|Ann Druyan, widow of astronomer Carl Sagan, waits at Planetary Society headquarters for word about the fate of a solar sail spacecraft|
Russia's space agency says a booster rocket failed during the launch of the world's first solar-sail spacecraft. It appears the craft did not reach orbit, although scientists involved in the joint U.S.-Russian project say they may have detected faint signals from it.
Russian space officials say the rocket suffered engine failure soon after launch late Tuesday from a submarine in the Barents Sea.
The rocket was carrying Cosmos 1 a privately-funded unmanned spacecraft designed to be propelled entirely by solar power.
Scientists at the Planetary Society in Pasadena, California, who organized the mission, reported hearing faint signals Tuesday from Cosmos 1. They said signals were picked up after a lengthy search once the craft stopped communicating soon after launch, and could indicate it is in a lower orbit than intended.
But Russian officials say the defense ministry has begun a search for possible debris, because they believe the craft failed to reach orbit.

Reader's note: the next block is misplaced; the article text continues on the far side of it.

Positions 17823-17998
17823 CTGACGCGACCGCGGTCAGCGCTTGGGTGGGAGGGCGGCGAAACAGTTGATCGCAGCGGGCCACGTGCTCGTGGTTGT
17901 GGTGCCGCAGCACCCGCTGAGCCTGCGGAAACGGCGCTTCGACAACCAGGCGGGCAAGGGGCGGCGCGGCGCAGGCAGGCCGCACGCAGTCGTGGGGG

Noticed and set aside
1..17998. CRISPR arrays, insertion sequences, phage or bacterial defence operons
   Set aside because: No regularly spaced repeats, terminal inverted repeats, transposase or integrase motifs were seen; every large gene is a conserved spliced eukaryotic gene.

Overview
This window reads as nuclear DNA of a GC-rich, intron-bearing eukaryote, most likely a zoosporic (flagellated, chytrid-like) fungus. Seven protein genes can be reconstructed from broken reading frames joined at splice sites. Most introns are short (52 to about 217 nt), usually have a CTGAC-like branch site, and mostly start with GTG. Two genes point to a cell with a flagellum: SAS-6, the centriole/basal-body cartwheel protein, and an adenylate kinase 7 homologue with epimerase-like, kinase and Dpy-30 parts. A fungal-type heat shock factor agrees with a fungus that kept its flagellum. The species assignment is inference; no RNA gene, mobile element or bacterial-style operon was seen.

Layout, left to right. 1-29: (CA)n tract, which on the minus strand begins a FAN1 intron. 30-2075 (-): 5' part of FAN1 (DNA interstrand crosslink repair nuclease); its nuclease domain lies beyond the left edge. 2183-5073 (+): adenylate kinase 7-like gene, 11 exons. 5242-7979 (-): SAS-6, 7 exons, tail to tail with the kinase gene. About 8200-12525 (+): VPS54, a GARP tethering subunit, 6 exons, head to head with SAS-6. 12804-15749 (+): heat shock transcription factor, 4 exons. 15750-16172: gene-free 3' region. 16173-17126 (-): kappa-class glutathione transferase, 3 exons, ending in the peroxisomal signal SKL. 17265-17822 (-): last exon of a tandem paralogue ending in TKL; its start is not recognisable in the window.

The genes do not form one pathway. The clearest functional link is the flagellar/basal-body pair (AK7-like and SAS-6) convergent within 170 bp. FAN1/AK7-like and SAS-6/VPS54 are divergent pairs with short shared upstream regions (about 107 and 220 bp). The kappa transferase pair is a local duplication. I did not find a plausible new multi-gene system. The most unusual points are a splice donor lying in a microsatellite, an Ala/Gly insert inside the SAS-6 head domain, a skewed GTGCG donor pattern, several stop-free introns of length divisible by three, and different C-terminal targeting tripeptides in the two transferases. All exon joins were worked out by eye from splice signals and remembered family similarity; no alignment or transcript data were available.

Yelena Gontaryova, a spokeswoman for the Russian state rocket center, said according to the data received the rocket engine shut down 83 seconds into the flight and a commission is now looking into why this happened.
Cosmos 1 was breaking new ground as the world's first spacecraft to be propelled by photons in the sun's rays striking its solar sails.
The solar-sail vehicle weighed about 110 kilograms and was designed to go into orbit more than 800 kilometers high. It was designed to be powered by eight 15-meter sail structures resembling the blades of a windmill.
Scientists say this could have major implications for future long-distance space travel, because a spacecraft would be much lighter without having to carry chemical fuel.
Private funding for Cosmos 1 came mostly from the Planetary Society and an entertainment company linked to it. The society was founded by the late astrophysicist Carl Sagan.
The space vehicle was developed in Russia by the Lavochin Association, a space and aviation design bureau, with support from the Academy of Science. The Russian military supported the mission by converting an intercontinental missile to launch the $4 million craft.